Flying 101: Things you didn't know about airlines

Shielo Mendoza
Yahoo! Southeast Asia Newsroom

The talk of the town (yes, the Santiago-Tulfo brouhaha) all started with a supposedly poor airline service.

So to avoid a similar incident, Yahoo! Southeast Asia sought the help of Ms. Peggy Vera, a retired airline executive with more than 40 years of experience and who now remains a consultant for aviation matters.

Here are basic know-hows any airline passenger should keep in mind:
The curious case of the missing baggage
Let’s start off with Claudine’s problem. According to reports, Tulfo spotted the actress reprimanding a Cebu Pacific flight attendant about her luggage which was said to be carried in a different flight.
Vera clarified that airlines are not really obliged to carry the checked-in baggage on the same flight as the passenger. Airlines can decide to carry the baggage in an alternative flight, usually the next, for safety or operational reasons.
She added that airlines use the terms “best efforts” and “reasonable dispatch” when they are able to carry the checked baggage on the same flight as the passenger’s.
Whenever checked baggage is not on the same flight as the passenger, the airline must still deliver the baggage.
Vera noted that if the baggage is actually lost, the passenger may make a claim with the airline. In Cebu Pacific, passengers may demand from P40 per kilo of damaged baggage and P100 per kilo of lost baggage or higher.
While it is not the responsibility of the airline, Vera said it can ease the inconvenience by always letting the passenger know the possibility of baggage offloading.
She suggested that airport personnel should list down the tag numbers of the baggage offloaded to be posted prominently at the baggage carousels on arrival.
“This way, the passenger doesn’t have to wait until the last baggage is out before knowing that his baggage was left behind,” she said.
Delayed or canceled flights: The ‘unfairest’ of them all
Vera said a delayed or canceled flight is the most unfavorable hitch for any passenger.
Airlines require a strict punctuality from passengers. They must check in at least 45 minutes before the flight and be at the boarding gate 30 minutes before the scheduled departure.
If any of these timings are not complied with, the passenger may be refused boarding, but his passage shall be considered “flown” without any refund or travel fund entitlement.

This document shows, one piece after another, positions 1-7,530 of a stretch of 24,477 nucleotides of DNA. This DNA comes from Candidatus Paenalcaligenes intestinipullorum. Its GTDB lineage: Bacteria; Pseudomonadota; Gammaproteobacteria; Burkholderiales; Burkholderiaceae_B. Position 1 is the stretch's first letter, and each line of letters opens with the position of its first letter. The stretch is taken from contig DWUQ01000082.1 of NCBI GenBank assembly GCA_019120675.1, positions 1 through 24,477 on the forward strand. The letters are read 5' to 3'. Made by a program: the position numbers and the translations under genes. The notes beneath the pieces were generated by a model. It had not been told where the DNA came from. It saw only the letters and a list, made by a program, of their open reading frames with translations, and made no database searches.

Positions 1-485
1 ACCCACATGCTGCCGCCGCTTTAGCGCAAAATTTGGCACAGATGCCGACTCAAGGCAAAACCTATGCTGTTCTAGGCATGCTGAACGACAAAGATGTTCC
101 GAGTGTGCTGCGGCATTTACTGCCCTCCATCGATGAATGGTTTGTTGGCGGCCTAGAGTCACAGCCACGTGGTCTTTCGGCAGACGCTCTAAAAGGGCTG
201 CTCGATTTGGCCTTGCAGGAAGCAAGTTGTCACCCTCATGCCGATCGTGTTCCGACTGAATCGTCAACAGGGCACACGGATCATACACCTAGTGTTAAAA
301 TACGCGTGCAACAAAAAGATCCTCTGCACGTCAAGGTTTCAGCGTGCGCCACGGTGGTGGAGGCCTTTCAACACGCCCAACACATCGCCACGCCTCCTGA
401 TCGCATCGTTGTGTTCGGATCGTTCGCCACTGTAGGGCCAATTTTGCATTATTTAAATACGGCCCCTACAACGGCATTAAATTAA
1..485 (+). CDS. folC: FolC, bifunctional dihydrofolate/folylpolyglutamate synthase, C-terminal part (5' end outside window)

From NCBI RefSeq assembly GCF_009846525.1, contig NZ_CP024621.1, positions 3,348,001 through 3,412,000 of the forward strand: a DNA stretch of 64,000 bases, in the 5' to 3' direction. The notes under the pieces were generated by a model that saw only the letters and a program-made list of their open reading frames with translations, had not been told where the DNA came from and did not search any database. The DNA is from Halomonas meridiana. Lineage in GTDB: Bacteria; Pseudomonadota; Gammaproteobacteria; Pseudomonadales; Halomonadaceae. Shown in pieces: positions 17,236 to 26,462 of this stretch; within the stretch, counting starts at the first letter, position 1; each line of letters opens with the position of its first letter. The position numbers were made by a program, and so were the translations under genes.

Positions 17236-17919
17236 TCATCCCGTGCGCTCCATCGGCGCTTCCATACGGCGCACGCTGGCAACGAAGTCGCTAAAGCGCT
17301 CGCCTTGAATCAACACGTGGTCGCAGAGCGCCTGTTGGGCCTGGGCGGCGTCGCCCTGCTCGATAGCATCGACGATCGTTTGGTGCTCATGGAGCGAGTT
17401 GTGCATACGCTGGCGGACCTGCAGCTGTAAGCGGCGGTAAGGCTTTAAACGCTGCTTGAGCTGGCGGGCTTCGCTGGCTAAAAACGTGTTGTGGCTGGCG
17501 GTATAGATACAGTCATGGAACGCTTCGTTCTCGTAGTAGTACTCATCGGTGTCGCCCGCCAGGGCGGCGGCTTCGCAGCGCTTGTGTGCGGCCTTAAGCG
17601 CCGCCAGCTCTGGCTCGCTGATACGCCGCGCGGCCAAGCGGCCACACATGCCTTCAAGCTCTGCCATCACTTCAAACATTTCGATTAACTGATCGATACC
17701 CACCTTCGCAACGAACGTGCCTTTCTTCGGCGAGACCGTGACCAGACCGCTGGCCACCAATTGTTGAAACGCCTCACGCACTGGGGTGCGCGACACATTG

Also, a passenger may cancel a reservation only if it’s more than four hours before the flight otherwise his ticket is considered “flown.” 
But ironically, an airline may cancel, terminate, or delay any flight at any time after a passenger has made a reservation on that that flight without the airline having any liability to the passenger, said Vera.
What’s worse, the window for getting a full refund or of being able to rebook on another flight without any penalty is very narrow, she said.
Vera also pointed out that the airline’s standard defense for these incidents is that they are caused by “force majeure” which literally translates to “a superior force.”
Essentially, it means that it is not the airline’s fault so it excuses itself from any obligations to the passenger. Delays or cancellations due to weather or government actions such as airport closure are considered force majeure.
Vera said in such cases, the passenger will most likely receive a “travel fund,” a means by which the airline avoids giving an actual refund, but allows the passenger to use the exact value of the ticket for another flight.
“While force majeure is a legitimate excuse, there are many things an airline can do to show their concern for their passengers,” she added.
She proposed that if passengers have checked in and are holding their boarding passes when their flight got delayed until mealtime, the airline should provide simple snacks to ease their inconvenience.
Promo fares: You get what you pay for?

Vera said promo fares refer to discounted fares that have limited applicability which aim to generate traffic for specific routes and on specific seasons.
“Airline promos have stimulated traffic growth very much so. There is congestion in the airports because airport development has not been able to keep up with the traffic growth,” she explained, adding that this could lead to customer dissatisfaction.
“I think that the saddest part of this growth in traffic that has been brought about by the airlines low and promo fares is that there are now so many passengers that the airlines have become less solicitous and a bit more, for lack of a better word, arrogant,” Vera added.
Vera stressed that whether a passenger availed of a regular or a discounted ticket price, nobody deserves to be given inadequate service.

“In general, consider the passenger’s circumstances and step out of the rules when the airline can, and always with a warm and caring attitude to ease their inconvenience,” she added.

Editor's note: Do you have a bad airline experience? How did you deal with it? Share it with us via the comments section.